Just as the banks collapsed in the 2000’s as a result of the subprime mortgage crisis, companies and corporations can collapse for a variety of reasons. As an example, a lumber mill in Colorado was struggling economically and about to go under, but before it went under a receiver was appointed to preserve the company. In this case, the Receiver was able to negotiate new contracts and keep most of the sawmill employees employed. Eventually the saw mill was sold to a responsible owner. California courts have appointed receivers to wind-down corporations on numerous occasions, and in these situations courts have appointed receivers on their own motion to achieve judicial objectives.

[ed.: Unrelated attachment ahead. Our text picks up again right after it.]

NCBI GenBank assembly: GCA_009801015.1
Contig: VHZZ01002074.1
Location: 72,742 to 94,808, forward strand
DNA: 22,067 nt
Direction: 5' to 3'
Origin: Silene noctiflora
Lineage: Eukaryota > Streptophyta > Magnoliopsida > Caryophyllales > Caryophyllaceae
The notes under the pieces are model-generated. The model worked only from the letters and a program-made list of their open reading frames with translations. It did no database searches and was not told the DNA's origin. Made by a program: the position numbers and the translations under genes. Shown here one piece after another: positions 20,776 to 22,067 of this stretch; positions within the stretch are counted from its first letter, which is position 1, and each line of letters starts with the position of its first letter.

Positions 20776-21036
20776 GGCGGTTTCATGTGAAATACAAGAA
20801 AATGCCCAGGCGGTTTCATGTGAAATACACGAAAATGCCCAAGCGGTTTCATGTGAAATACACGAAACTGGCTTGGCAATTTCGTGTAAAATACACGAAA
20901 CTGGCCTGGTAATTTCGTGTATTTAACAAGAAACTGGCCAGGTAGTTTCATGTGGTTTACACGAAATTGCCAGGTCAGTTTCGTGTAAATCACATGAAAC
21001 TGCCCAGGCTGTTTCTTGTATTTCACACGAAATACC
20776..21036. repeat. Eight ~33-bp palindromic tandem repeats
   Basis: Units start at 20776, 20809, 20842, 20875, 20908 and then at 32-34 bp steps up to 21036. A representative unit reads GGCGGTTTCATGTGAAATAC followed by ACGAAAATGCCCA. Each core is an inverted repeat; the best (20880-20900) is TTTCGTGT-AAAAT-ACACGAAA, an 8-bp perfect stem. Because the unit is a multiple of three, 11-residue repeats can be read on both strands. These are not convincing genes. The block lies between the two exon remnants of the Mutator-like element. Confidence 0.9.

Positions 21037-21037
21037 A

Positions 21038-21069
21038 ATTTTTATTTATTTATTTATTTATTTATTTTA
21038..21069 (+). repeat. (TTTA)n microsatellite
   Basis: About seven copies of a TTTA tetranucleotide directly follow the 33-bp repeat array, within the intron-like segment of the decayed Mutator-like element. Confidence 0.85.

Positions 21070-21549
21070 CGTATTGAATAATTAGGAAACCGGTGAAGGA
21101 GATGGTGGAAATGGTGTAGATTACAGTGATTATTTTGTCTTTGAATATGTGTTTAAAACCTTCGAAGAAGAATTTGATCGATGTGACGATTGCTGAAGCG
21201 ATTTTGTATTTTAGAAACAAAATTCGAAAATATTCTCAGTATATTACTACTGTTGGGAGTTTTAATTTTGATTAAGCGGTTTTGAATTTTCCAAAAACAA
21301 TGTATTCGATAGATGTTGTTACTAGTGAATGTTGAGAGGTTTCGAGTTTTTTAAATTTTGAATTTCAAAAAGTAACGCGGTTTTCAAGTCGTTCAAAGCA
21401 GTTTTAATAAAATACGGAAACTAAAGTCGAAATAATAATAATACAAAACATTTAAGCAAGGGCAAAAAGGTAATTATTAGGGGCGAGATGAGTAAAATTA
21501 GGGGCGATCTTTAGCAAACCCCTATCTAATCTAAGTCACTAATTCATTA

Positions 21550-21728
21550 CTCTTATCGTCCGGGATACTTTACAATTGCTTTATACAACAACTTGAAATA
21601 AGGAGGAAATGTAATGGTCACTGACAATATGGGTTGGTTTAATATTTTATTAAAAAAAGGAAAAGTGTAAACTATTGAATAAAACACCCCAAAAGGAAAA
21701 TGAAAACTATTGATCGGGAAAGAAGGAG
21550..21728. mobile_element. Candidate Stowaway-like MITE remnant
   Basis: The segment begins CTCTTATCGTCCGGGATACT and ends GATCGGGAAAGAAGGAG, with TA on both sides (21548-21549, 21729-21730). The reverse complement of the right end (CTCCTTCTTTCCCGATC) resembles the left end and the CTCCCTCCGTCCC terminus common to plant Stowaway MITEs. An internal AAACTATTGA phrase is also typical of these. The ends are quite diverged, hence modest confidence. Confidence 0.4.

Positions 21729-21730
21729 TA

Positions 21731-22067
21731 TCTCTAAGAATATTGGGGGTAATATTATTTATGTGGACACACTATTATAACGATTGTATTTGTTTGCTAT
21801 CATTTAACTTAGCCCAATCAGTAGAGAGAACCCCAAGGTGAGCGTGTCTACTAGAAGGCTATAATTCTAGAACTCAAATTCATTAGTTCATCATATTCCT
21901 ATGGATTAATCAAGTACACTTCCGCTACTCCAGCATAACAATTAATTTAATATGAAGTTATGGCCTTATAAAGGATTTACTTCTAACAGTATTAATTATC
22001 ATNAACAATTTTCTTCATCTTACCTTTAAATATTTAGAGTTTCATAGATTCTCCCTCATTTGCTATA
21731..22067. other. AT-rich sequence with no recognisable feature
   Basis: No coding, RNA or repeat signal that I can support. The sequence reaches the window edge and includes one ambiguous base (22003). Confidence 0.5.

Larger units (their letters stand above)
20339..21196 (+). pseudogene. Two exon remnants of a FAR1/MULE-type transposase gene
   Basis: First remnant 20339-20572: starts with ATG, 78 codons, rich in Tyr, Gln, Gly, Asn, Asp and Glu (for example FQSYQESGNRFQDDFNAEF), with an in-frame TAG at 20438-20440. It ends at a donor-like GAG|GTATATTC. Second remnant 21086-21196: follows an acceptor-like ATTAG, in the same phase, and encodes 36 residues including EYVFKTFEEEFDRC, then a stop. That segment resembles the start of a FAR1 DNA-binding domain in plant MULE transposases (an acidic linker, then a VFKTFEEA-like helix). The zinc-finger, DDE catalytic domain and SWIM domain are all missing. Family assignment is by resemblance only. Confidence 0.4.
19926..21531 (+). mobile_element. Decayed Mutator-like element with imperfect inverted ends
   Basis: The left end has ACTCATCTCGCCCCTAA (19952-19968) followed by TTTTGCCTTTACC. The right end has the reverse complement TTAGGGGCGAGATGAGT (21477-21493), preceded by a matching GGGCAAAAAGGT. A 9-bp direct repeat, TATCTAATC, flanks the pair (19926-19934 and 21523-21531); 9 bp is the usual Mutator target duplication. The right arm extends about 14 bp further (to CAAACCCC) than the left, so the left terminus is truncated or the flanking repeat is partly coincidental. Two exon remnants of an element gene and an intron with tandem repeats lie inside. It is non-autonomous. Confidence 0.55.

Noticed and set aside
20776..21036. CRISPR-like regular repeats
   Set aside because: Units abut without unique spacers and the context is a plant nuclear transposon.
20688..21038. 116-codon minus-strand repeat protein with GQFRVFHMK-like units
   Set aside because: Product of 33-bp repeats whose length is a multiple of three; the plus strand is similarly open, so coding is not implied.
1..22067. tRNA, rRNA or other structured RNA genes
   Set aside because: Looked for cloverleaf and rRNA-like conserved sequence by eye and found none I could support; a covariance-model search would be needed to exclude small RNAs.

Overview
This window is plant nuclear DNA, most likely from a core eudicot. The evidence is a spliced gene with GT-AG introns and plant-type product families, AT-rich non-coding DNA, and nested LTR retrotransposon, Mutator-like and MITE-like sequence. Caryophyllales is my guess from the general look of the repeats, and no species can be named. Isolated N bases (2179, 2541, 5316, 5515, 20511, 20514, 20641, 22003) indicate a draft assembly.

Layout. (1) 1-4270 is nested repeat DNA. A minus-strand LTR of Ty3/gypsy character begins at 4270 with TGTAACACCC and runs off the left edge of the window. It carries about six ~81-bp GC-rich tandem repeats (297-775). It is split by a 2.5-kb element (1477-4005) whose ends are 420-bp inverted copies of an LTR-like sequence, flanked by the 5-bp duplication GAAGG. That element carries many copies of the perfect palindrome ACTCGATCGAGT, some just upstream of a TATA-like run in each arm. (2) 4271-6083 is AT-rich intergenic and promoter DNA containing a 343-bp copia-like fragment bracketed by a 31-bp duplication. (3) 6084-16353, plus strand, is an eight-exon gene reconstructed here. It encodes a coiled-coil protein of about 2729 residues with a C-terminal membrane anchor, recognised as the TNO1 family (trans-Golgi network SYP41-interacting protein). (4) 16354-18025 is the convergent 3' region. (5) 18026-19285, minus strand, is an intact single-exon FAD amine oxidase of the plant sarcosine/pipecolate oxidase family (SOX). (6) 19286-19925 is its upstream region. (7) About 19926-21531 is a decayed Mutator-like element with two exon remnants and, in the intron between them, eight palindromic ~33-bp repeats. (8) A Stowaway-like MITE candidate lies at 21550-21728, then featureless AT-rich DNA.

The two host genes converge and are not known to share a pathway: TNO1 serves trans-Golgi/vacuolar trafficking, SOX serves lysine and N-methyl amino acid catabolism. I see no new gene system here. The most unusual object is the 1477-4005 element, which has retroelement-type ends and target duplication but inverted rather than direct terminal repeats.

The case of Gold v. Gold involved a family business started by family patriarch Morris Gold who was an extremely successful businessman. Several years later his son and son-in law became involved in the business. In 1992 the patriarch Morris passed away. Thereafter, Morris’s son and Morris’ son-in law began to disagree, and eventually Morris’s son in-law sued Morris’s son for control of the corporation. Years of litigation between the two parties ensued and eventually the court decided it was best to appoint a Receiver to dissolve the corporation. The court then decided it was appropriate for the Receiver to liquidate and sell the corporate assets.
The situations above are just two examples of how a corporation can fall apart and how a receiver can be appointed to fix the problem. As discussed above, receivers are appointed to bring order to a situation that is out of control and receivers are often called upon to do this when companies and corporations fail.